Selling consumer electronics isn’t as easy as it used to be for Best Buy. The big-box retailer is closing 50 stores and compensating employees based on customer service after its fiscal fourth-quarter sales fell short of expectations.
The company today reported a fiscal fourth-quarter net loss of $1.7 billion, on revenue of $16.63 billion, up 3 percent from a year ago.
Best Buy’s problem: Amazon. Best Buy has been trying to grow its e-commerce business to compete better, but the big-box approach to selling consumer electronics isn’t what it used to be. That reality has Best Buy thinking small.
The company outlined the following moves:
- It will cut $800 million in costs by fiscal 2015.
- Close 50 big-box stores this fiscal year.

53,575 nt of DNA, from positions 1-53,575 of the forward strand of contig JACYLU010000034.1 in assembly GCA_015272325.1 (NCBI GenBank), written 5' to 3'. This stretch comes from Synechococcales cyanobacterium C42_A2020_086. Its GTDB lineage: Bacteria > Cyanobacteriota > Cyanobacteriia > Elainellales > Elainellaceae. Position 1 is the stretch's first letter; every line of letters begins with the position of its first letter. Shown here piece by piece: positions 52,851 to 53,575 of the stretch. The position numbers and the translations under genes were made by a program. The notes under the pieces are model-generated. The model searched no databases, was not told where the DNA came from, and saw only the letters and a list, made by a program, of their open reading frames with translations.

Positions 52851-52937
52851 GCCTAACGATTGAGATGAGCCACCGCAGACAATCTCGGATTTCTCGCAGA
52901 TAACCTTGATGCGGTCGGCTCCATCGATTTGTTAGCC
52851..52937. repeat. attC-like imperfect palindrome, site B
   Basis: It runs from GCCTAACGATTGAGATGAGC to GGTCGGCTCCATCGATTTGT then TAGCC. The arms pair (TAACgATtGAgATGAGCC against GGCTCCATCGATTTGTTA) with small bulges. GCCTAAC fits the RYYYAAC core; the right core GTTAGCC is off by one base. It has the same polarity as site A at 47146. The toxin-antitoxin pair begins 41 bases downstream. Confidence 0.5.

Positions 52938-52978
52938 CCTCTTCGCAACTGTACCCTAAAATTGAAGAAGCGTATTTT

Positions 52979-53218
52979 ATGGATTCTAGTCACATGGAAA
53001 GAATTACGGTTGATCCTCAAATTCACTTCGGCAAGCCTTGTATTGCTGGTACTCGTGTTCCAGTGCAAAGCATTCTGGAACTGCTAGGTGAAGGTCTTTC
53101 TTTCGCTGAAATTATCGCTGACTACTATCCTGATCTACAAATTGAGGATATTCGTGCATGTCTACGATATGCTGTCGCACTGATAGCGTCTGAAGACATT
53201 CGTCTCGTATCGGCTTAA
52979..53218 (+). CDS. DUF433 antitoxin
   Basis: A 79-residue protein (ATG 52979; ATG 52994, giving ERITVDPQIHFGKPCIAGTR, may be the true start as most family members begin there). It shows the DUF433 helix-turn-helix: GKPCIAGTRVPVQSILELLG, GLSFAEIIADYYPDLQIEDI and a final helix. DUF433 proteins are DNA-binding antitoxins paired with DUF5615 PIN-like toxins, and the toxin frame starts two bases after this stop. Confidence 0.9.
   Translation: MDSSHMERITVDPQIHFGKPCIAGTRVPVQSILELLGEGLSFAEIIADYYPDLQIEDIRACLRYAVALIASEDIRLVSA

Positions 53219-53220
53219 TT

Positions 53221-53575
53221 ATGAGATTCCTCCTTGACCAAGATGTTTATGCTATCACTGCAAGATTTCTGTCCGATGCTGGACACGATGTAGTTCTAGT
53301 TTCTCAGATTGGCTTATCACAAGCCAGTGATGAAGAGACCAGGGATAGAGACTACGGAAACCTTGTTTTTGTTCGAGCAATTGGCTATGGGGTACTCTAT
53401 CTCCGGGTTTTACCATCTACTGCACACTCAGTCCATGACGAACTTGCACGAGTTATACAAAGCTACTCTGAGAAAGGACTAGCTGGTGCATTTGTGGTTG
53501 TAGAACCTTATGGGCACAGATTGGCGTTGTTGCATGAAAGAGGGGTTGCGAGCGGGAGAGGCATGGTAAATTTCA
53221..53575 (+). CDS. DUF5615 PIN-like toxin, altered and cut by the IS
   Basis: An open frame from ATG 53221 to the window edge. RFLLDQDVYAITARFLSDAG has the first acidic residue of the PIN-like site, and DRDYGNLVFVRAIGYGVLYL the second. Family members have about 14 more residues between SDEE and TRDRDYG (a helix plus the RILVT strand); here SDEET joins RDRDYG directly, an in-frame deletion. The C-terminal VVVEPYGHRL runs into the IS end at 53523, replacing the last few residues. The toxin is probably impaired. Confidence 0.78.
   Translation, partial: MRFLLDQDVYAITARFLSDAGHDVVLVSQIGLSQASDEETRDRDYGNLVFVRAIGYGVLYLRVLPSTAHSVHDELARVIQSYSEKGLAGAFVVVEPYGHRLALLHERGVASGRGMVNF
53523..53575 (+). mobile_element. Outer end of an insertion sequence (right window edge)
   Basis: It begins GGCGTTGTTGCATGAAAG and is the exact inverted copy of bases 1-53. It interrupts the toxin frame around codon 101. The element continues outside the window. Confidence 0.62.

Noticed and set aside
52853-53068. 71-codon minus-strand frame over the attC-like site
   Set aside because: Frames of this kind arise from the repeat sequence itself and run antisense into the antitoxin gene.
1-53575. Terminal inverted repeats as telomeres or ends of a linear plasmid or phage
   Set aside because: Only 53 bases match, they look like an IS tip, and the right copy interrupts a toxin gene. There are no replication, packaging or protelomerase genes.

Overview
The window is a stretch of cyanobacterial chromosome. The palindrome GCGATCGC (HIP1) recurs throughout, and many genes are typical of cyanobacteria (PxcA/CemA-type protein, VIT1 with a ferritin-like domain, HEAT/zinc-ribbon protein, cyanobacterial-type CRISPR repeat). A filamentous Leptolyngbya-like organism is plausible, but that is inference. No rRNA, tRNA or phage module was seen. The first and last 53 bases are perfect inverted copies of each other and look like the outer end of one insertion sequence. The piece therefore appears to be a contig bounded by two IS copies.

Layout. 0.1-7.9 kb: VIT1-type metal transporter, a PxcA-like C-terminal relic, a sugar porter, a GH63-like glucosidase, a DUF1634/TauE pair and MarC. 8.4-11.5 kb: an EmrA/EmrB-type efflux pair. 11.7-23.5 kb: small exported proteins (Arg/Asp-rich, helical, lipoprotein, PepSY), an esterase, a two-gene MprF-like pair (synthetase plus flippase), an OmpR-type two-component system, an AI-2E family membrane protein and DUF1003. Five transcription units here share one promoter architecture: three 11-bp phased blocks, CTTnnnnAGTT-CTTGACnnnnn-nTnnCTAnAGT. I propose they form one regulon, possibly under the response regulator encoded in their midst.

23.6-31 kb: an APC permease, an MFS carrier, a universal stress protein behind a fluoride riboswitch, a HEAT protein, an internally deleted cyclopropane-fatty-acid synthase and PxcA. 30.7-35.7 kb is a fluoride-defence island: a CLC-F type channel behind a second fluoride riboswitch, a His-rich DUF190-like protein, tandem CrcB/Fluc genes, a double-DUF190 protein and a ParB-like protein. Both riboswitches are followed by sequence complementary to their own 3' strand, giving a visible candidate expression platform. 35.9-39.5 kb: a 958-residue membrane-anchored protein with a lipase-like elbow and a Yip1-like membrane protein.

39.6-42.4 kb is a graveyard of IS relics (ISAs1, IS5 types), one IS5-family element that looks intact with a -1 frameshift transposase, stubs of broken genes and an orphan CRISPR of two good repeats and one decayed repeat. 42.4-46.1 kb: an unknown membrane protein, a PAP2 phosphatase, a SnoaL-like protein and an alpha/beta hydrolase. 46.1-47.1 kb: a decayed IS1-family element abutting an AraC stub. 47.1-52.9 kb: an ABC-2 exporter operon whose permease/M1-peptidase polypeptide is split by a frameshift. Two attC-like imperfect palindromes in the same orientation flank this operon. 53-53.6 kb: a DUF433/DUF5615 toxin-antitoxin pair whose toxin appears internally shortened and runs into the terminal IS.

- Open 100 Best Buy Mobile and small stores this year.
- Boost online revenue by 15 percent.
- And Best Buy will change its employee compensation model to revolve around customer service and business goals.
“The company is gradually becoming a physical showroom for online retailers,” said Wedbush Securities analyst Michael Pachter.
The company is also closing 11 stores in the UK, and:
As part of the plan to fix its troubles in Europe, Best Buy says that it will bring its “Wireless World” experience to some of the 2,500 small box mobility stores it currently operates in Europe.